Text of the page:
An analysis of urban gardens contaminated with lead and arsenic shows that traditional soil cleaning methods are ineffective. Gardening can be safe if regularly check the land with express monitoring devices and plant vegetables on raised beds. Research results were published in the Science of the Total Environment journal. This work was supported by the Russian Science Foundation.
The study was conducted by an international research group from the laboratory “Smart technologies for sustainable development of the urban environment in the context of global change” of the Agrarian and Technological Institute (RUDN University) and the City University of New York. As the main object of study were selected city gardens of New York. Scientists have found that in urban gardens, the main effects of lead and arsenic on humans occur when soil and dust enter the body. Regarding the consumption of vegetables grown on contaminated soils, a lot depends on the type of plant. Thus, onions revealed the highest level of pollution, followed by cabbage, eggplant, cabbage, tomatoes. These data were obtained using the express monitoring tool – a portable device for X-ray fluorescence analysis. The device consists of an x-ray tube irradiating a plot of land, a detector that receives secondary radiation from the sample, and a unit that collects and processes data. This device allows you to determine the amount of a particular element with high accuracy in a few seconds, convenient to use and weighs only about 3 kg.
In three experimental sites, scientists tested various approaches to soil restoration using soil improvers: bone meal, sulfur-containing substances and compost. It turned out that all approaches reduce the risk of lead absorption by living organisms, but the risk of absorption of arsenic remains high. Only replacing polluted land with clean soil can ensure the safety of gardening.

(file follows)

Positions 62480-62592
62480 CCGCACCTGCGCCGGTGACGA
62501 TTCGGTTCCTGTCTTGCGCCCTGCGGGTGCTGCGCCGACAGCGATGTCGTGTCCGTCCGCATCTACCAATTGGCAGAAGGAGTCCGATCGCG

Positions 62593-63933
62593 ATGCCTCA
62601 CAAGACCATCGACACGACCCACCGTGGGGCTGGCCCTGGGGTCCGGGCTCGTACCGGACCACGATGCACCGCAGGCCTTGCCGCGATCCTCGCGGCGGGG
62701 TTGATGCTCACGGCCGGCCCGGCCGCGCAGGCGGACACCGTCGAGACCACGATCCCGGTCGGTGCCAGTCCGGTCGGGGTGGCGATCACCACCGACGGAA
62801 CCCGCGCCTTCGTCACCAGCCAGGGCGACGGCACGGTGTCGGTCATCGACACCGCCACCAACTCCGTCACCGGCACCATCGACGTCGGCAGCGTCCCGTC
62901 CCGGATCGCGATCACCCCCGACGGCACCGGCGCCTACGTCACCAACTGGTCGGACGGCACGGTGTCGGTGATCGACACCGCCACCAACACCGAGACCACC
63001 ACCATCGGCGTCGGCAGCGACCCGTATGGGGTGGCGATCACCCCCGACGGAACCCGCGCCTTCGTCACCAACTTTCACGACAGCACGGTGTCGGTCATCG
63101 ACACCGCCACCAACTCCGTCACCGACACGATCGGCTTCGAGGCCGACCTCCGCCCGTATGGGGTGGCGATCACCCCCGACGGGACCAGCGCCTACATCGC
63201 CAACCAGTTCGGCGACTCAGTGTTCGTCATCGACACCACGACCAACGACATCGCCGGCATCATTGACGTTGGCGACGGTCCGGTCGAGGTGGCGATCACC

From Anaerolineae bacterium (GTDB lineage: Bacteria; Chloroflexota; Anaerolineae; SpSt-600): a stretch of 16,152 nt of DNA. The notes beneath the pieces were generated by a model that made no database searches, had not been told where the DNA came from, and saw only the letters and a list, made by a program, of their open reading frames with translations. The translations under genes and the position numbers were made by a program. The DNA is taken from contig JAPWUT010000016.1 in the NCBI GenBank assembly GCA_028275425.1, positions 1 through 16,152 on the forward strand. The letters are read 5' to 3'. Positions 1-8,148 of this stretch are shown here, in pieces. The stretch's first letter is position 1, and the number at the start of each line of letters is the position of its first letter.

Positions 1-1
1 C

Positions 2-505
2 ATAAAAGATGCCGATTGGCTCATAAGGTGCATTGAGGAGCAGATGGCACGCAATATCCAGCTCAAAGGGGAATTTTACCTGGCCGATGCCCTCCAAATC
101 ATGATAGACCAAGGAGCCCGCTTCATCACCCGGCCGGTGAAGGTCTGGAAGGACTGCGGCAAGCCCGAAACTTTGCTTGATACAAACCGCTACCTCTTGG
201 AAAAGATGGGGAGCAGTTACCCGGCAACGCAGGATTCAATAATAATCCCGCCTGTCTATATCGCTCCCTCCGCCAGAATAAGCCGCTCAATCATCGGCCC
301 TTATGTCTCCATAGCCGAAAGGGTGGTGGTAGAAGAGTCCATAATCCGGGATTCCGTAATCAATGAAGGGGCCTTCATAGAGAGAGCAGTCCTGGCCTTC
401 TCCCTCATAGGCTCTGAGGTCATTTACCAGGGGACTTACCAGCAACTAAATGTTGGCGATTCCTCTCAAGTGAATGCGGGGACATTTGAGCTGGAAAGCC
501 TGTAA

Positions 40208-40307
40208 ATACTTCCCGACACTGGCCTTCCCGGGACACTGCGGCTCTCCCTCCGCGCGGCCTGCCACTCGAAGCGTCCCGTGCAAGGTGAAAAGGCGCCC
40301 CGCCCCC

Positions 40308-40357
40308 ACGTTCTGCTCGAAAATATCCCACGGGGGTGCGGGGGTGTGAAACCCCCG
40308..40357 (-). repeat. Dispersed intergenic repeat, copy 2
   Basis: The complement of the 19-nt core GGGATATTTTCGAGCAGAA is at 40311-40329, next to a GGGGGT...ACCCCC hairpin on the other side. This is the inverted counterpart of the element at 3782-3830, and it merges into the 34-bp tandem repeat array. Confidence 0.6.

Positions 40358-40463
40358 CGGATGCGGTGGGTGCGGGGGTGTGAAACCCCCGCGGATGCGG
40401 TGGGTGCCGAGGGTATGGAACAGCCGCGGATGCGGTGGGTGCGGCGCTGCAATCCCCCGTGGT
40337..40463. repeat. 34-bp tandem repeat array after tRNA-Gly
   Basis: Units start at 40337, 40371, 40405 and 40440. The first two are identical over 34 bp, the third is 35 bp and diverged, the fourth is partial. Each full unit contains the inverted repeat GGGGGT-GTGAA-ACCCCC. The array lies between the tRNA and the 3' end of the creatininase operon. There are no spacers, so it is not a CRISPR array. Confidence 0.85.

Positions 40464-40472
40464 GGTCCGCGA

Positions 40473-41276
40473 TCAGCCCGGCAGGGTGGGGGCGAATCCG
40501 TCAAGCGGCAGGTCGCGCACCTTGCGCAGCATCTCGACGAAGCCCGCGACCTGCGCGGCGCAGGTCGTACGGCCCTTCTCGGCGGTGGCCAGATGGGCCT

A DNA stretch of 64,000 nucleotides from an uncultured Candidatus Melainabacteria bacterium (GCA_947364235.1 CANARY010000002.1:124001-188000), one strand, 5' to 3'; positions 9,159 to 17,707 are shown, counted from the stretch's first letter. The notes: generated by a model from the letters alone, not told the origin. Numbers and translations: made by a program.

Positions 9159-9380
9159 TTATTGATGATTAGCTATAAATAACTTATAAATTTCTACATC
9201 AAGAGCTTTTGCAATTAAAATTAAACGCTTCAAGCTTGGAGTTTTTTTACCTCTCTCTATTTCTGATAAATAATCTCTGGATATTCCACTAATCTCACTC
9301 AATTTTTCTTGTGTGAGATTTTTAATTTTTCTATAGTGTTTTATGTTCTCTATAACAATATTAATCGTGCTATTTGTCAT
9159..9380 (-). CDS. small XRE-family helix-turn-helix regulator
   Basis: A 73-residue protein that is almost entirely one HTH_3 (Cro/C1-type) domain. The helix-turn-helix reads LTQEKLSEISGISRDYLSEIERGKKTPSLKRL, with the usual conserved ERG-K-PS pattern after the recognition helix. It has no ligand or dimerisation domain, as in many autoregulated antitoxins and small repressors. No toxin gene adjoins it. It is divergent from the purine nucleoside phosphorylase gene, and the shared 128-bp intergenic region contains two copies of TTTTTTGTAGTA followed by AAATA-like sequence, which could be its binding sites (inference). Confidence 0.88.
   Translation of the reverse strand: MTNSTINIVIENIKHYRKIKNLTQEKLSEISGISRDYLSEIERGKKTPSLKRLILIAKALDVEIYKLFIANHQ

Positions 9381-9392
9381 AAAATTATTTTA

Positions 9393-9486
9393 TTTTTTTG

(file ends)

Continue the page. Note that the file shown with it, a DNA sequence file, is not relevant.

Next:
Gardening is currently a fairly popular activity in many cities. By growing vegetables, people reduce food costs and improve their living area. However, the soil as a whole is often polluted, especially in cities with an industrial history, as well as in industrial and mining villages, where small particles of mined metal can be transported over long distances and settle in gardens. Such particles of lead and arsenic are quite common and very dangerous.
Lead is a heavy metal that is toxic to almost all body systems. In the case of children, the consequences are expressed in behavioral abnormalities, learning difficulties, decreased IQ, hearing problems, anemia, etc. The appearance of this substance in the soil is associated with the operation of power plants, incinerators, gas pollution and is often the result of mining. Arsenic is also toxic and can cause cancer. It penetrates the soil and atmosphere with dust emissions from the metallurgical, mining and processing industries.
There is only one option that provides gardening with security – replacing polluted land with clean land. Therefore, it is recommended to grow vegetables and fruits on raised vegetable beds, fenced with a special landscape fabric, and areas for games and paths should be sprinkled with sawdust or grass. It is also important to add compost to the soil, make sure its acidity is close to neutral, and, of course, wash your hands after gardening.
Targeted identification of contaminated sites should be a priority for municipal authorities and other stakeholders in urban horticulture. It’s important to maintain such an important activity as horticulture, but make it safe, says Anna Paltseva, SUNLab researcher.
Scientists note that, despite the general agreement on the importance of sustainable development of urban nature and the safety of gardening, there are still no generally accepted and affordable monitoring technologies. To fill this gap, the researchers propose a portable device for X-ray fluorescence analysis, which allows assessing the degree and nature of pollution in the area. The data obtained with the help of it can be used in the planning and management of urban garden plots.